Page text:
He has been on the blower to the FBI and Homeland Security and even started an investigation of his own into hacks into his networks. The only problem is that the investigations have never found any hacks and they appear to have originated in his own head or show a poor understanding of how network security works.
Two days before the 2018 election for Georgia governor, Republican Brian Kemp used his power as secretary of state to open an investigation into what he called a "failed hacking attempt" of voter registration systems involving the Democratic Party. But newly released case files from the Georgia Bureau of Investigation reveal that there was no such hacking attempt.
After a closed investigation it turned out Kemp's office mistook planned and routine security tests and a warning about potential election security holes as proof of malicious hacking.
Kemp then wrongly accused his political opponents just before Election Day — a high-profile salvo that drew national media attention in one of the most closely watched races of 2018. To make matters worse, Kemp's chief information officer signed off on the DHS scans three months beforehand.
According to the Atlanta Journal-Constitution also reports that the Democratic party's only role was apparently forwarding an email about vulnerabilities to two cybersecurity professors at Georgia Tech, which then alerted authorities.
Richard Wright, a Georgia Tech graduate and Democratic voter who works for a software company...found that he could look up other voters' information by modifying the web address on the site, a flaw confirmed by ProPublica and Georgia Public Broadcasting before it was fixed....An election security vendor for the state, Fortalice Solutions, later concluded, however, that there was no evidence that voter information had been accessed, manipulated or changed by bad actors.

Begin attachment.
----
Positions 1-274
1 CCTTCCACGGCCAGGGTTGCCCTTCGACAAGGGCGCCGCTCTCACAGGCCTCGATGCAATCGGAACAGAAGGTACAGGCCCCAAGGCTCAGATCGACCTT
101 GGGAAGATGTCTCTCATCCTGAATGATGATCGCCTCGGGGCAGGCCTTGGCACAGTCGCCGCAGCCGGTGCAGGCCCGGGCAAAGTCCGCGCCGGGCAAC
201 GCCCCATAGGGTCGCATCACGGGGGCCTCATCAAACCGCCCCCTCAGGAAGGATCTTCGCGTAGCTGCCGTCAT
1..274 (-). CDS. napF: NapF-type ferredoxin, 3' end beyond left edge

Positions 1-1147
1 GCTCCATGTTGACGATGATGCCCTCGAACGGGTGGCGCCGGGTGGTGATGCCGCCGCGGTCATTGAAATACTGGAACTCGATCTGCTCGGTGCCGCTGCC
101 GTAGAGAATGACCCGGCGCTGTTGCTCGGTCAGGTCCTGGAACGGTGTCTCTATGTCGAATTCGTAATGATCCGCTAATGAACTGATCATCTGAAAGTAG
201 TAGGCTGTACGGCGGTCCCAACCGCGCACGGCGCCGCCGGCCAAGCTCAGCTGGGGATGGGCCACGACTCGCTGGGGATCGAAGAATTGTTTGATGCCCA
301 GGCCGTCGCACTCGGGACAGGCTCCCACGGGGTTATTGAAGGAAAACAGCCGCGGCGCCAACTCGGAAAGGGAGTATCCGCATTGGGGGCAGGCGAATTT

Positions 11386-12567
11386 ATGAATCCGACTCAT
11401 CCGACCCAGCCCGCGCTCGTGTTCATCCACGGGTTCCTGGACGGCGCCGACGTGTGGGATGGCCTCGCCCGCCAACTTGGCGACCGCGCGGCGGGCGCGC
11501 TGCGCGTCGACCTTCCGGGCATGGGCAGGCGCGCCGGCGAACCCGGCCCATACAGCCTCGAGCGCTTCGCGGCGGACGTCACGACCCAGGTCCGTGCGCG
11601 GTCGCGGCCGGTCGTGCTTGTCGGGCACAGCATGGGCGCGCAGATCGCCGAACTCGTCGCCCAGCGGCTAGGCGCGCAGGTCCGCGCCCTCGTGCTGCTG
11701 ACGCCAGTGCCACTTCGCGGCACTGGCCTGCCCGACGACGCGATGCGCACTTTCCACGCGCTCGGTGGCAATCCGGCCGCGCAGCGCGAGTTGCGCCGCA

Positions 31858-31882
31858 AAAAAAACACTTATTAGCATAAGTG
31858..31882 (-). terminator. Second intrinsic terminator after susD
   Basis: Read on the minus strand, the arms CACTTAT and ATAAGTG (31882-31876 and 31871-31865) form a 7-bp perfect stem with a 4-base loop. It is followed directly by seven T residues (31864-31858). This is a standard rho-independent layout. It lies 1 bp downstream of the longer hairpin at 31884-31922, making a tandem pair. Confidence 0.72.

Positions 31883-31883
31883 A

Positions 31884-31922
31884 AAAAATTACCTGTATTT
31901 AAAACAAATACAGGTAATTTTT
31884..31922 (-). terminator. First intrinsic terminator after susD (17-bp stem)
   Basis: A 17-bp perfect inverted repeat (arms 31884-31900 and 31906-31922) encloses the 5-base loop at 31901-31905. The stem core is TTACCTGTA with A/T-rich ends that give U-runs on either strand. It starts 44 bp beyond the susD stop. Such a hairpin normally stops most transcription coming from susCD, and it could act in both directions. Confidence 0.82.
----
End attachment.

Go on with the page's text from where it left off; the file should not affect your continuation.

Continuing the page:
While publicly denying Wright's claims about vulnerabilities, behind the scenes, Kemp's staff were working to correct them.
Apparently the secretary of state's firewall hadn't been set up to block access to the locations identified by Wright, according to a Georgia Bureau of Investigation agent's report.
Election officials then "set up safeguards to restrict access to the vulnerable areas" on the last two days before the 2018 general election.
This type of weakness, called broken access control, is one of the 10 most critical web application security risks, according to the Open Web Application Security Project, an organization that works to improve software security.
Kemp has form for this sort of thing. In 2016 Kemp also accused the Department of Homeland Security of trying to breach his office's firewall.
But a later investigation revealed the activity Kemp cited "was the result of normal and automatic computer message exchanges", caused by someone cutting and pasting data into a Microsoft Excel document.